Twitter Suspended 166,513 Accounts During the Second Half of 2018 for Promoting Terrorism

456,989 were removed for violations related to child sexual exploitation

The number of accounts suspended for child sexual exploitation was down 6% from the first half of 2018 VladSt/iStock

Twitter suspended 166,513 accounts during the second half of 2018 for violations related to promotion of terrorism, along with a whopping 456,989 unique accounts for violations related to child sexual exploitation, the social network revealed in its latest biannual Twitter Transparency Report.

Legal, policy and trust and safety lead Vijaya Gadde shared key points from the report in a blog post Thursday.

She said the number of accounts suspended for promoting terrorism was down 19% from the previous reporting period (the first half of 2018), and 91% of the suspended accounts were flagged by its internal tools.

Gadde wrote, “The trend we are observing year-on-year is a steady decrease in terrorist organizations attempting to use our service. This is due to zero-tolerance policy enforcement that has allowed us to take swift action on ban evaders and other identified forms of behavior used by terrorist entities and their affiliates. In the majority of cases, we take action at the account setup stage—before the account even tweets. We are encouraged by these metrics but will remain vigilant. Our goal is to stay one step ahead of emergent behaviors and new attempts to circumvent our robust approach.”

The number of accounts suspended for child sexual exploitation was down 6% from the first half of 2018, and Gadde said 96% of those were surfaced by its machine learning and artificial intelligence tools, as well as by other technology solutions, such as PhotoDNA.

Twitter continues to report its findings to the National Center for Missing and Exploited Children.

Gadde said Twitter received roughly the same number of legal requests for account information from governments and nongovernmental organizations as it did in the previous reporting period, noting a drop in such activity from the U.S., with 6% fewer requests than in the first half of last year, specifying 58% fewer accounts.

Twitter received requests of this sort from 86 different countries in the second half of 2018, with the U.S. accounting for 30% of them, followed by Japan (24%), the U.K. (13%), India (6%), Germany (6%) and France (5%).

Global emergency disclosure requests were down 2% compared with the first half of 2018, with the U.K. (33% of the total) and the U.S. (30%) accounting for the bulk of them.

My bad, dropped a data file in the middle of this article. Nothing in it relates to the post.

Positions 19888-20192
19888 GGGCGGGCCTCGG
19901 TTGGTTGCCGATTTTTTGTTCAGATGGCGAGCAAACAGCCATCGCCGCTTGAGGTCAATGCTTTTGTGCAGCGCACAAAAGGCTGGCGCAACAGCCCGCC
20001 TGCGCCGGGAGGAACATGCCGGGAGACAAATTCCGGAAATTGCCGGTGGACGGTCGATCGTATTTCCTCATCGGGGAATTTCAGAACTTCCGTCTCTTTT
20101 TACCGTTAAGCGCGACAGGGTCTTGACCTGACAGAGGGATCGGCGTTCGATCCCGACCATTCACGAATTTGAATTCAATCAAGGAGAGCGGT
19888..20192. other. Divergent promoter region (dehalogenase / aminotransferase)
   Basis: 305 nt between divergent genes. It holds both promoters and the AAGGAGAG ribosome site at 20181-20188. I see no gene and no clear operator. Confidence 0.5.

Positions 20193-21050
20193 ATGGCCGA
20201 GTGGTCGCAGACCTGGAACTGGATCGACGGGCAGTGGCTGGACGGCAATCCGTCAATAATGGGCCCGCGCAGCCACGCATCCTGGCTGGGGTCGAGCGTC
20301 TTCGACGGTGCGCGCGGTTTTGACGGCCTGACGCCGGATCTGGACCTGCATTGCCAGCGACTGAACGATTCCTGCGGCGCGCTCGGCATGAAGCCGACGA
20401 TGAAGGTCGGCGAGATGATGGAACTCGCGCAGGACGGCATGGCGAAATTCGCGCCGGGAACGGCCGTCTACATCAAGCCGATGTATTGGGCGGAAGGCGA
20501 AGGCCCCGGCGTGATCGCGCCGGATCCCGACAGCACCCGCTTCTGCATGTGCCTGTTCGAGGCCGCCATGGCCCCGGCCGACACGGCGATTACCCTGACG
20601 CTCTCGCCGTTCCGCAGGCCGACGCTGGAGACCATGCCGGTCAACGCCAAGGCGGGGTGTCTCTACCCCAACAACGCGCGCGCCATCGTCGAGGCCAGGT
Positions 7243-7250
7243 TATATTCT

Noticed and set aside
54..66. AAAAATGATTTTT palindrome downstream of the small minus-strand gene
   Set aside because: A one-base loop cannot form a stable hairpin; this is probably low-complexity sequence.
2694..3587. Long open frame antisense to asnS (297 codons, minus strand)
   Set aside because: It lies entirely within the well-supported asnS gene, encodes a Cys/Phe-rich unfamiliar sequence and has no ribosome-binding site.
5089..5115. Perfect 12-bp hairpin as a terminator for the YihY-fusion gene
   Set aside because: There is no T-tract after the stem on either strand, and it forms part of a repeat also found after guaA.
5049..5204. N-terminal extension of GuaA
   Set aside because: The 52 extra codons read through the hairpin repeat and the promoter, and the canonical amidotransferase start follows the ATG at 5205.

Gadde noted that while the number of legal requests for content removal was down 8% in the second half of last year compared with the previous reporting period, impacting approximately 2% fewer accounts, there was an 84% jump year-over-year in 2018 versus 2017.

She added that 74% of the requests it received came from Russia and Turkey, and overall, requests of this type came from 48 different countries and specified 27,283 accounts.

Finally, Gadde outlined the number of accounts reported by known government entities for violating the six Twitter Rules categories specified in its Twitter Transparency Report: abuse, child sexual exploitation, hateful conduct, private information, sensitive media and violent threats.

She said 16,388 accounts were reported in this fashion in the second half of 2018, versus 5,461 in the prior reporting period, adding, “It is worth noting that the raw number of reported accounts is not a consistent indicator of the validity of the reports we receive. During our review process, we may consider whether reported content violates aspects of the Twitter Rules beyond what was initially reported. For example, content reported as a violation of our private information policy may also be a violation of our policies for hateful conduct. If the content is determined to violate any Twitter Rule, it is actioned accordingly. Not all reported accounts are found to violate the Twitter Rules, and reported accounts may be found to violate a different rule than was initially reported.”

Gadde added, “We may also determine that reported content does not violate the rules at all. The volumes often fluctuate significantly based on world events, including elections, national and international media stories and large conversational moments in social and political culture.”


david.cohen@adweek.com David Cohen is editor of Adweek's Social Pro Daily.
{"taxonomy":"","sortby":"","label":"","shouldShow":""}